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      A method for estimating neighborhood characterization in studies of the association with availability of sit-down restaurants and supermarkets

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          Abstract

          Background

          Although neighborhood-level access to food differs by sociodemographic factors, a majority of research on neighborhoods and food access has used a single construct of neighborhood context, such as income or race. Therefore, the many interrelated built environment and sociodemographic characteristics of neighborhoods obscure relationships between neighborhood factors and food access.

          Methods

          The objective of this study was to account for the many interrelated characteristics of food-related neighborhood environments and examine the association between neighborhood type and relative availability of sit-down restaurants and supermarkets. Using cluster analyses with multiple measures of neighborhood characteristics (e.g., population density, mix of land use, and sociodemographic factors) we identified six neighborhood types in 1993 in the Twin Cities Region, Minnesota. We then used mixed effects regression models to estimate differences in the relative availability of sit-down restaurants and supermarkets in 1993, 2001, and 2011 across the six neighborhood types.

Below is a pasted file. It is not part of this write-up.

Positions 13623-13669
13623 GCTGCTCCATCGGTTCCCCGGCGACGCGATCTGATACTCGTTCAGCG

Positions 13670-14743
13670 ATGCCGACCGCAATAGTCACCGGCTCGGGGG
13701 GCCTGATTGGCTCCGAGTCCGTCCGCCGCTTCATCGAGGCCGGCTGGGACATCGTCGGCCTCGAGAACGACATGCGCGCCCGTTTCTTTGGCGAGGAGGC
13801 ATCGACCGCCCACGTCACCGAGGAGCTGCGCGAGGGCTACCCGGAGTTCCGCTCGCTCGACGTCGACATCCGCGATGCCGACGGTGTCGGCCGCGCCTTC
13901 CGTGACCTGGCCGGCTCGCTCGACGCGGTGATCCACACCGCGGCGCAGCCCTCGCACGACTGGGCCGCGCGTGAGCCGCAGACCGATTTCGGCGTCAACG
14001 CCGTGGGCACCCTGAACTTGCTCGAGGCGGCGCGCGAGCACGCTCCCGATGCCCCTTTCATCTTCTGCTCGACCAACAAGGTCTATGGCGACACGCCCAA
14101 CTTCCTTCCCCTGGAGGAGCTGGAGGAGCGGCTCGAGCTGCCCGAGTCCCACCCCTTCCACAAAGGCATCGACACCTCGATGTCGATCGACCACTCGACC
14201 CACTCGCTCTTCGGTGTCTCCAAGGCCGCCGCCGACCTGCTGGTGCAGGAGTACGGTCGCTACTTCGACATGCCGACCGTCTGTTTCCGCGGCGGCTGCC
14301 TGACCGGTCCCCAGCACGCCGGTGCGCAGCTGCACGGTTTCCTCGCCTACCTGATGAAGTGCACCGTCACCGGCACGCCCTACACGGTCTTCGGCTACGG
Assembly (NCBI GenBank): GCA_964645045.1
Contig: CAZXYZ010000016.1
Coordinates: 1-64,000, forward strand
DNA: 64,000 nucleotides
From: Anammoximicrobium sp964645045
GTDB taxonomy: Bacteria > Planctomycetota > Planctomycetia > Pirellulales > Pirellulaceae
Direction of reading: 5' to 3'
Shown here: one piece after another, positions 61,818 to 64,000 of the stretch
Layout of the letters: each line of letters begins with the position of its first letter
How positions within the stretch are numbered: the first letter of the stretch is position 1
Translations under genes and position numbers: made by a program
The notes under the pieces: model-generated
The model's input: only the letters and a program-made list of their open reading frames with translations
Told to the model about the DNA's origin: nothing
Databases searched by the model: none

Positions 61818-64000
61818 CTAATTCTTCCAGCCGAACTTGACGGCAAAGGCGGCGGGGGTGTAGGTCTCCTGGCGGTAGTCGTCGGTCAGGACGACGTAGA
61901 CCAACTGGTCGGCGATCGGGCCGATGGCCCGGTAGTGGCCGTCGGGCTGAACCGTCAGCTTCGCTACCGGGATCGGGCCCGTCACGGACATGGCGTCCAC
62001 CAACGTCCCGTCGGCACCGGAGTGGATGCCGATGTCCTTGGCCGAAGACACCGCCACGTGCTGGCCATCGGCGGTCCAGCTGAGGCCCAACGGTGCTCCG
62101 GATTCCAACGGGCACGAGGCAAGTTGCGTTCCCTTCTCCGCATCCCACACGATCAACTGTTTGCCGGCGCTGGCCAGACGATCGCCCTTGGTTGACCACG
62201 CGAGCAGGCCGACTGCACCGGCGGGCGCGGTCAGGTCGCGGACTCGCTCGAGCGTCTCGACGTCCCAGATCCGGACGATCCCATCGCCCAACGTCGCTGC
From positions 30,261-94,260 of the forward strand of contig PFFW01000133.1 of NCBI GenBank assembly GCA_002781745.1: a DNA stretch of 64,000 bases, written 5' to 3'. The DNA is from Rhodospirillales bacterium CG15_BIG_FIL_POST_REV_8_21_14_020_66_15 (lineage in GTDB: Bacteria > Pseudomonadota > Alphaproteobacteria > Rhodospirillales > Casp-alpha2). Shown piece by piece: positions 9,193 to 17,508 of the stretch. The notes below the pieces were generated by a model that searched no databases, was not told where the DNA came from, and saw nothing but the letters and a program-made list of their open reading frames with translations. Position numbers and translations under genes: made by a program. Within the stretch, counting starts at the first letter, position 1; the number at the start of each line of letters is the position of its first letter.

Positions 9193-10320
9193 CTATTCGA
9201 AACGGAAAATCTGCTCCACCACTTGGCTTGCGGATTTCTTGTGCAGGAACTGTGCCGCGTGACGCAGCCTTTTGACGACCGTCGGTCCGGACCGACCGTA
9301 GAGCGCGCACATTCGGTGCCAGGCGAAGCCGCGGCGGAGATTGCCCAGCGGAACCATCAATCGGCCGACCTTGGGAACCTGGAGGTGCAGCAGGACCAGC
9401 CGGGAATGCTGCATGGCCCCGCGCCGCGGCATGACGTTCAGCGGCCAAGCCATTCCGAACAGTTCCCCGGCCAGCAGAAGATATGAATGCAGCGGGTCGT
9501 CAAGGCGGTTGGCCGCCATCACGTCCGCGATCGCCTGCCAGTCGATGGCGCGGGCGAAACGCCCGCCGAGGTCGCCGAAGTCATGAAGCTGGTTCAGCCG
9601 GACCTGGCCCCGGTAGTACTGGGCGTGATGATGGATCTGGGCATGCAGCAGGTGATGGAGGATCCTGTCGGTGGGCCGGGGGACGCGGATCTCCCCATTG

Results

          We defined six types of neighborhoods that existed in 1993, namely, urban core, inner city, urban, aging suburb, high-income suburb, and suburban edge. Between 1993 and 2011, inner city neighborhoods experienced a greater increase in the percent of sit-down restaurants compared with urban core, urban, and aging suburbs. Differences in the percent of sit-down restaurants between inner city and aging suburbs, high-income suburbs and suburban edge neighborhoods increased between 1993 and 2011. Similarly, aging suburb neighborhoods had a greater percent of supermarkets compared with urban and high-income suburb neighborhoods in 2001 and 2011, but not in 1993, suggesting a more varied distribution of food stores across neighborhoods over time. Thus, the classification of neighborhood type based on sociodemographic and built environment characteristics resulted in a complex and increasingly varied distribution of restaurants and food stores.

          Conclusions

          The temporal increase in the relative availability of sit-down restaurants in inner cities after accounting for all restaurants might be partly related to a higher proportion of residents who eat-away-from-home, which is associated with higher calorie and fat intake.